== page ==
I grew up with grandparents that celebrated all things Scandinavian; Georg Jensen and Arne Jacobsen were common names around their house, and I inherited from them a love of all things midcentury. So when I stayed at Copenhagen’s Hotel Alexandra earlier this year I was in design heaven, for this authentic and affordable 61-room boutique gem – situated just steps from the Tivoli Gardens and bustling City Hall Square – is a passionate, authentic recreation of this fertile era of Danish design.
The retro vibe begins in the chic lobby space (first picture) and is carried throughout the hotel, where all the furniture and light fixtures, fabrics and artworks are genuine midcentury articles (with the welcome additions of flatscreen TVs and WiFi), chosen with vintage furniture expert Anders Petersen – and virtually every object is also for sale. The standard rooms (from €180) are small yet quite special, as no two are exactly alike, but it is the deluxe versions and suites (from €240) dedicated to specific designers – from the calmly minimal Hans J Wegner room (second picture) to the psychedelic 1960s-style Verner Panton suite (third picture) – that really stand out.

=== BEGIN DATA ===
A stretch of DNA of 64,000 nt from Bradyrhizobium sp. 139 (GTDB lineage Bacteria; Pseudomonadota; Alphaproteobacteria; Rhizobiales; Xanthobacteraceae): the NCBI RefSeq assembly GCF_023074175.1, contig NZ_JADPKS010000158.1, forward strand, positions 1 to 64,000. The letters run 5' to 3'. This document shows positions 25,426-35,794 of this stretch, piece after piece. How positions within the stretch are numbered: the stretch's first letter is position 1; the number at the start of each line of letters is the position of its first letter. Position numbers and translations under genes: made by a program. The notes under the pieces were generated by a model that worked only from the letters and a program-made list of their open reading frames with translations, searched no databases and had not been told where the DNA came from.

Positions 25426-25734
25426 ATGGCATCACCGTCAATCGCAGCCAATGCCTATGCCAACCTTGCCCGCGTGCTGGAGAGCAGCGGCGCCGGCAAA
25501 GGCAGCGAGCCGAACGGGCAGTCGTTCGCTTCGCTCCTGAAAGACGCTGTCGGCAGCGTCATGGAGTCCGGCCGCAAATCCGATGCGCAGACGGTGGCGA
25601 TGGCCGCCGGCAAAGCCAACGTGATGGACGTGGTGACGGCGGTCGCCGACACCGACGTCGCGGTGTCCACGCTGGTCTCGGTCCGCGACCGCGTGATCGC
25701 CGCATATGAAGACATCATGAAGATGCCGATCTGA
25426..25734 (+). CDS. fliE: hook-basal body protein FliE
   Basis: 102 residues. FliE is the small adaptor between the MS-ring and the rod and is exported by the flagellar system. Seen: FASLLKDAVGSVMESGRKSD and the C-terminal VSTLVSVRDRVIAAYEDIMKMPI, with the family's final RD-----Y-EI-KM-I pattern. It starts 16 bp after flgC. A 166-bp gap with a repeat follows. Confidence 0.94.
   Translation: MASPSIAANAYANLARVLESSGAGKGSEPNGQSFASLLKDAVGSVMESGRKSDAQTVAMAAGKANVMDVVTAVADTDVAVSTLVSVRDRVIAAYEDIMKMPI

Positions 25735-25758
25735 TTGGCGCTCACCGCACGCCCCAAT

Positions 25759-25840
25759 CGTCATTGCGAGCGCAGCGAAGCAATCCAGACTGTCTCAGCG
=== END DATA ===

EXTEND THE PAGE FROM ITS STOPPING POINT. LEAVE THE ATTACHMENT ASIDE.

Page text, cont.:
The most recent addition to the mix is the 35 sq m Collector’s Suite (from €240 per night, fourth picture) – an exquisite rosewood-panelled space that overlooks the hotel courtyard and Studiestræde below, and which will be reconceived several times each year by Petersen. The furnishings – an early Wegner Sawhorse chair (€2,546), a sculptural coat rack by Adam Hoff and Poul Østergaard (€697), and the black leather upholstered couch by Hans Olsen (€5,200) – are all, in my opinion, worthy of the Museum of Modern Art.
“The point of the room is to make guests feel like they are in a time capsule,” says Petersen – and it works, helped along by the early-1970s ceramics and carefully selected tomes devoted to Panton and Jacobsen that grace the suite’s minimalist dark wood shelving system by Kai Kristiansen (€1,300).
“Our next interior will be dedicated to Poul Kjærholm, one of the most iconic Danish furniture architects of all time,” explains Petersen. “With the help of his daughter, Krestine, we will be producing a bed he originally designed for his own home and of which there are currently only three in existence.”